MIAMI BEACH, FL.- The WolfsonianFlorida International University
announces New Voices. New Works, a series of site-specific pieces inspired by The Wolfsonians collection and curated by designer Todd Oldham in celebration of Art Basel | Miami Beach 2009. Participating artists are Megan Whitmarsh, Wayne White, and Brock Shorno. Other events in conjunction with the installations and Art Basel include a public program featuring a series of conversations with the participating artists, moderated by Oldham; a childrens craft and design workshop led by Oldham and inspired by his new book, Kid Made Modern; and entertainment by performance artist Leslie Hall.
New Voices. New Works will be on view beginning Tuesday, December 1, 2009. It includes a series of videos in the auditorium as well as installations on the façade of the exterior, in the Bridge Tenders House, and in the permanent collection gallery. Durkan, the hospitality br and of the Mohawk Group, is also producing original, signed, limited-edition welcome mats designed for this event by Oldham and each of the participating artists. A frequent Oldham collaborator, Durkan is a leader in innovative design solutions and high style, high performance hospitality carpet. Available in four distinct designs, each mat takes its cue from the inspirations of the New Voices. New Works installations. The 2x 3 mats will be on sale for $250 at The Dynamo Museum Shop, with all proceeds benefiting the museum.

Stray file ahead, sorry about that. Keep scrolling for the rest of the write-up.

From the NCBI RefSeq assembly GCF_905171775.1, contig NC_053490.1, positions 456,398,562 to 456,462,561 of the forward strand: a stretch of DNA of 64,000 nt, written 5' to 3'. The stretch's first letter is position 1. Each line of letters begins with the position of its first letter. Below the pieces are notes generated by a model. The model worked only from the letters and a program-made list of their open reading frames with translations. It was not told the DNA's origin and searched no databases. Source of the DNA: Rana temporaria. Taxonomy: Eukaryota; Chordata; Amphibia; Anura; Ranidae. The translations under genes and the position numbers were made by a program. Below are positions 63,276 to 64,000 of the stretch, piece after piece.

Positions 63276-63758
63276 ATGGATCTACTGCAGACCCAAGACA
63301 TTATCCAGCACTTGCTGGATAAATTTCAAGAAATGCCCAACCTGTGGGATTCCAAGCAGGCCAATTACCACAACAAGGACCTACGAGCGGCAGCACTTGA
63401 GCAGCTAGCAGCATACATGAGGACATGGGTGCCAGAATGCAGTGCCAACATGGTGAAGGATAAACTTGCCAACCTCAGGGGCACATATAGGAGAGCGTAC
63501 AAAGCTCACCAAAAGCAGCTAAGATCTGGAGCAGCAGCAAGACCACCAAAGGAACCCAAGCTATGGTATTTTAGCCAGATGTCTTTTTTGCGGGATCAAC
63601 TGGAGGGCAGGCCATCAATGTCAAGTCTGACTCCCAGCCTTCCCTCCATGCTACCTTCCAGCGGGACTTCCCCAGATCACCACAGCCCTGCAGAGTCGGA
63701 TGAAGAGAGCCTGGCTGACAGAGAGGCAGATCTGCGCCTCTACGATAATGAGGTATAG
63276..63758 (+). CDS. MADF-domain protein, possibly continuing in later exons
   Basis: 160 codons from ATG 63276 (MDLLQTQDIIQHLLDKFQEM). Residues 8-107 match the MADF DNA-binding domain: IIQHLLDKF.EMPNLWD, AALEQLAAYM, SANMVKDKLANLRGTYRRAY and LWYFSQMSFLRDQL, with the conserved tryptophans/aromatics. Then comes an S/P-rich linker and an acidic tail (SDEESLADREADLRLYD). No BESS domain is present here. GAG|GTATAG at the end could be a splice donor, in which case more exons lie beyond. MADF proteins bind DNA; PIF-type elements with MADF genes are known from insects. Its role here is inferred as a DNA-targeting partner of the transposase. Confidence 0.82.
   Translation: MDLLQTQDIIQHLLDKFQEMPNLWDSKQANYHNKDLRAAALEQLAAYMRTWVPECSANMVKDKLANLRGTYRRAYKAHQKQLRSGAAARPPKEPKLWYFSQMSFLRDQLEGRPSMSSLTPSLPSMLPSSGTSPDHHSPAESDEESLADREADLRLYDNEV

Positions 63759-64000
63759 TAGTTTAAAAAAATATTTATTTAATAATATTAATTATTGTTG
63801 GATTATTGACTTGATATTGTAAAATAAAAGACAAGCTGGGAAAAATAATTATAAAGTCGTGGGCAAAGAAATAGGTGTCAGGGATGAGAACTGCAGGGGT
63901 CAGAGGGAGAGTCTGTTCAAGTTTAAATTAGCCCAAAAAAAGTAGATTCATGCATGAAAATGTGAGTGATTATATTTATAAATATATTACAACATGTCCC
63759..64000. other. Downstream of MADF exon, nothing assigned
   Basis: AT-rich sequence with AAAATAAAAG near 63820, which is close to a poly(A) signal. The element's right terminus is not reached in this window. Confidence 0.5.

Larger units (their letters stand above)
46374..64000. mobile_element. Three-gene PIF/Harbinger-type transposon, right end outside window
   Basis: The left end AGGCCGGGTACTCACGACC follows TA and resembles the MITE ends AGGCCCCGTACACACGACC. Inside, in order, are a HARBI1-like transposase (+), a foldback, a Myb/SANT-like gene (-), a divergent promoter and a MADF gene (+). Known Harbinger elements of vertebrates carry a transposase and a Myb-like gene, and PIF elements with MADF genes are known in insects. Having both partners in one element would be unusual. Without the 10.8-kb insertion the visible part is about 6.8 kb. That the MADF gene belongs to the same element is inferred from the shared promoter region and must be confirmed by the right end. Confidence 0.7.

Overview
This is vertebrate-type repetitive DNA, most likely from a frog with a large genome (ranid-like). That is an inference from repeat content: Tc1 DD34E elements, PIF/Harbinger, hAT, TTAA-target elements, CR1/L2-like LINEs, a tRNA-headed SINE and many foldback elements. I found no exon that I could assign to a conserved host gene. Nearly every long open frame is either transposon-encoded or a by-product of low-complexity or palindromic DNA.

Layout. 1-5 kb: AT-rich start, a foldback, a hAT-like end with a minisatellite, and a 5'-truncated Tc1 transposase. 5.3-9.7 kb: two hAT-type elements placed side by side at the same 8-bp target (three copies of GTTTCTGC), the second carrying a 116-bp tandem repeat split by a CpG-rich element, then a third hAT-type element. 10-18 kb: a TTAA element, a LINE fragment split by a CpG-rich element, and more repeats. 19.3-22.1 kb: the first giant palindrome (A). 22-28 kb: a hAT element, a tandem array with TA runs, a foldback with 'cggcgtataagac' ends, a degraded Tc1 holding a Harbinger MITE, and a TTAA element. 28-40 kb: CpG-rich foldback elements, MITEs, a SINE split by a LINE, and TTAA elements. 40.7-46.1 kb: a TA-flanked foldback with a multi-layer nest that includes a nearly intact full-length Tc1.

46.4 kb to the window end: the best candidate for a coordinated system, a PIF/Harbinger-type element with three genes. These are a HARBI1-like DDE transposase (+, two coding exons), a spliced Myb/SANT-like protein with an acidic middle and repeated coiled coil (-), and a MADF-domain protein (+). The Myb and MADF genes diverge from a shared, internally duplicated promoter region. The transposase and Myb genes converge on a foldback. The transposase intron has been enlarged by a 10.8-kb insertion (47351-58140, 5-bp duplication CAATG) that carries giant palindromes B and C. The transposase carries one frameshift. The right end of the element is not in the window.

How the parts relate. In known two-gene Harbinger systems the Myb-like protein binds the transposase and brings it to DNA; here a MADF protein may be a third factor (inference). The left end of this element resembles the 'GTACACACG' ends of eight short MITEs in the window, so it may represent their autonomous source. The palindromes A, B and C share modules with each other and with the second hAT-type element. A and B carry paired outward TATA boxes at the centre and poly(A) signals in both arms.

Todd Oldham, New Voices. New Works curator
Todd Oldham is a well-known designer and an innovator of accessible design. Originally a New York fashion designer and the host of Todd Time on MTV's House of Style, Oldham is currently the mentor on Top Design, Bravo's reality competition series spotlighting interior design. Todd's career has evolved to include all areas of design, from interior design, film and photography, to furniture, carpets, graphic art, and a collection of floral design for FTD.com. Oldham is the author of Hand Made Modern, and hosted HGTV's Hand Made Modern series of specials. He designed The Hotel and Wish restaurant in South Beach . Oldham is also the author of several books including a monograph on the life's work of artist Charley Harper; a unique series called Place Space that explores br illiant, singular places and the uncommonly devoted people that create them; his newest book, Kid Made Modern; and he is the editor of a monograph on the br illiant, warped work of Wayne White (one of the installation artists).
Megan Whitmarsh, creator of Trash Mountain and Recursive Objects for New Voices. New Works
Megan Whitmarsh, born in 1972, lives and works in Los Angeles . She is known for her idiosyncratic and detailed hand em br oidery, a medium she has been working in since the mid 1990s. She works in a variety of low-tech media including self-published comic books, stop action animation film, soft sculpture, painting, and drawing. Her work refers to the visual noise of her youth in the 1970s and 1980s. Her work has been exhibited internationally, including shows in New York , Los Angeles , Reykjavik , Toronto , Brussels , Barcelona , Malmo , Bologna , Tokyo and Seoul .